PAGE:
On the fifth day of Christmas, our True Love gave the world: physical healing.
This books feels like several books combined, but the constituent elements are woven together into a coherent and fascinating whole.
The book begins with a forward by C. Everett Koop, who pays Dr. Brand the extravagent compliment of saying that when Koop thinks whose life he would like to live, were he to be someone else, the first name on his list is that of Paul Brand.
The first thread in the tapestry is Dr. Brand's autobiography. Brand was born in the "Hills of Death" in southern India, to missionary parents. These old-style missionaries were often headstrong, enormously courageous, and a bit eccentric, and Paul paints a loving portrait of parents who lived life in full. Apparently he derived his interest in Nature and Science from his father, who was always poking into ant hills and peering at plants, when he wasn't improving his corner of the world with new crops and healing sometimes hostile villagers. But tragically, his father died while Paul was being schooled in England. Having gotten his baptism of fire in surgery during the Blitz, Paul returned to India with his wife Margaret, an eye surgeon, where they worked for almost two decades in healing lepers and the blind of India. Paul then headed America's only center for the study and rehabilitation of Hansen's disease in Lousianna, where he broadened his study to the effects of pain loss from diabetes, which afflicts millions of people.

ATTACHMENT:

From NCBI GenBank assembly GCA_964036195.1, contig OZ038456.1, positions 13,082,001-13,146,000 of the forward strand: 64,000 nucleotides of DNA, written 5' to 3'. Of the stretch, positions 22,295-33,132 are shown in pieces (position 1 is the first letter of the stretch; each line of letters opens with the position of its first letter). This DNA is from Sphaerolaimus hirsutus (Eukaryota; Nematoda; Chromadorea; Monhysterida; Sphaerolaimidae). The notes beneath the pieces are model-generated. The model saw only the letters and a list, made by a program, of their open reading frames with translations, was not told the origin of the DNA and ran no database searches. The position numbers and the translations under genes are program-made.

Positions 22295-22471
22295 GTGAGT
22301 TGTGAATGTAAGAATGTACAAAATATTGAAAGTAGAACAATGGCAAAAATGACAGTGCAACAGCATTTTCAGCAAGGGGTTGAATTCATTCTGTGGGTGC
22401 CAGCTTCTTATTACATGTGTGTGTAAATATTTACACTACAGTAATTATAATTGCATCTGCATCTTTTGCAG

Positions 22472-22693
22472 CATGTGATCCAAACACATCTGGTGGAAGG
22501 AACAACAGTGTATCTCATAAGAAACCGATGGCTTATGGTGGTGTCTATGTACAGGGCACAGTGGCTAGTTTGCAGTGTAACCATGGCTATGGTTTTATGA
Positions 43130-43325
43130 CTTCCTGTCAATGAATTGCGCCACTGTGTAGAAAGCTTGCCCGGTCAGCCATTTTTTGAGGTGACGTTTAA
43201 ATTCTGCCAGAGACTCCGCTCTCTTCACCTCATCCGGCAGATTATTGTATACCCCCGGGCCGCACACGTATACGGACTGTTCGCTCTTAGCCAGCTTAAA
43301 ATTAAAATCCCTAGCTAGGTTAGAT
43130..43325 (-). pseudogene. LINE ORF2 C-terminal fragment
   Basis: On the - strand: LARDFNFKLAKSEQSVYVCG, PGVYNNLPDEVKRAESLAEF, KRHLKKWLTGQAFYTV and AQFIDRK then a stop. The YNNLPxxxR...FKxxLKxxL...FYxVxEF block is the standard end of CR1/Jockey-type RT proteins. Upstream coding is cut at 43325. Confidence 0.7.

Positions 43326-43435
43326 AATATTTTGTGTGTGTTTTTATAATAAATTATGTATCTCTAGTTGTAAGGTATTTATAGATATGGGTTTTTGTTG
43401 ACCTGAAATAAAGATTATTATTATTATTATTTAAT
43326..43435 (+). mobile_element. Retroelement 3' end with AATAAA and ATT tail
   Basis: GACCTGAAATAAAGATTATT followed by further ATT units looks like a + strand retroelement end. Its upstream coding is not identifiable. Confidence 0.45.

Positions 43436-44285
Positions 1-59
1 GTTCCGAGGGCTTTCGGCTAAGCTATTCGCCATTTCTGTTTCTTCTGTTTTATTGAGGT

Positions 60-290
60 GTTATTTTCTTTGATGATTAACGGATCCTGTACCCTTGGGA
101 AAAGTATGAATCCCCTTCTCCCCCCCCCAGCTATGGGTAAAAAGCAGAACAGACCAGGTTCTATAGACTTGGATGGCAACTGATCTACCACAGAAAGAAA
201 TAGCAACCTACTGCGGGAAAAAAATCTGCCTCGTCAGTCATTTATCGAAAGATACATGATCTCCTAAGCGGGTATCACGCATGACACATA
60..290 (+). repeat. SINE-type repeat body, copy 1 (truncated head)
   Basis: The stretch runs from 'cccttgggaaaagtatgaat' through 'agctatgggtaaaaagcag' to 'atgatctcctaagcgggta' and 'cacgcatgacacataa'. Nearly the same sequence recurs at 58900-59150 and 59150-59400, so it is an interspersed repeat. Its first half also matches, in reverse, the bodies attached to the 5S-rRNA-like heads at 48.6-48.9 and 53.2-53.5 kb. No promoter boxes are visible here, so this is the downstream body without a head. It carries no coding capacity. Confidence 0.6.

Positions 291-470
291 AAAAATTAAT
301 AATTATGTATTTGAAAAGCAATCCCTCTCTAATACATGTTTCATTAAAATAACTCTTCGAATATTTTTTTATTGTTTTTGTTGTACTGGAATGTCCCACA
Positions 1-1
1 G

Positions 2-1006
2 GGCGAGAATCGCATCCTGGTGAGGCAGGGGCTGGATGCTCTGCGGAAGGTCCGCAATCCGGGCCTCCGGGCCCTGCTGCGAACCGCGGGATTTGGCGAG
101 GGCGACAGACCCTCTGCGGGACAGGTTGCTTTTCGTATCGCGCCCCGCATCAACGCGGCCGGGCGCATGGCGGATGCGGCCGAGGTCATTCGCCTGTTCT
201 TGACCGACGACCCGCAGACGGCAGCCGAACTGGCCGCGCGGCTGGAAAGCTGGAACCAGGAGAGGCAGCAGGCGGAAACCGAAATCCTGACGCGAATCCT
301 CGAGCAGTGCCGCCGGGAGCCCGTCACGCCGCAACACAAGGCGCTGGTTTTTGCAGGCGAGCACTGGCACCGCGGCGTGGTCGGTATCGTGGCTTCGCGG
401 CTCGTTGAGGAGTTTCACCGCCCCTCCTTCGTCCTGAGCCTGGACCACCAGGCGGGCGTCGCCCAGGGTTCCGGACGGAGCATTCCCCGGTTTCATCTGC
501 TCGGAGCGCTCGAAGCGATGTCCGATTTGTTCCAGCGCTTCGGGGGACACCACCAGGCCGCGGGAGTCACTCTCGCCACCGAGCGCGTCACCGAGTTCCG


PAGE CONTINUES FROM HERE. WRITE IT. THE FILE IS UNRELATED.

Pain then becomes a scientific adventure story. It tells how Paul and his staff in India discovered the means by which the lepresy virus ruins bodies, starting with the extremities, and therefore began to develop a lifestyle program for preverving quality of life for those afflicted.
One can also find elements of a love story, a spiritual biography, a bit of philosophy and some thoughts about ecology, in the book.
So why do I include it as one of the Twelve Books of Christmas? It represents the work of men and women called to heal, as followers of Jesus. Missionary doctors started thousands of hospitals on every inhabited continent, often reaching out to the poorest of the poor. (Though, as Brand points out in an interview in the upcoming Faith Seeking Understanding, some of these healing centers succomb to a "missions creep" similiar to what eventually afflicted Harvard.) Work with lepers was part of the Christian tradition already in the Middle Ages. And even in Greco-Roman times, Stark argues, care for the sick was one reason why the Church grew, both through higher survival rates, and because kindness attracted newcomers.
Billions of the sick have been treated, healed or had babies delivered, by those who follow in the steps of Jesus, the healer. Dr. Brand shows the connection between model (Jesus) and those who follow him, particularly clearly, because like Jesus, he "touched the untouchable," lepers who were stigmatized in India as they were in ancient Israel. And as with Jesus, he recognzed that human touch was important in the healing process, because we are more than our bodies: full healing is healing of the spirit.
Other good books: George MacKay, From Far Formosa, tells the "typical" story of a missionary in Taiwan, who did medicine (on thousands of patients!) in his "spare time." Perhaps the most prominent hospital in modern Taiwan is called the MacKay Memorial Hospital, in the center of Taipei: it's a landmark everyone knows. Many other missionaries, whether Hudson Taylor or Gladys Aylward in China, Mary Slessor in Nigeria, or the missionaries I've met in Asia today, include healing as a part of their ministry.
Hannam's book also shows how medical science also advanced in tandem with the healing arts.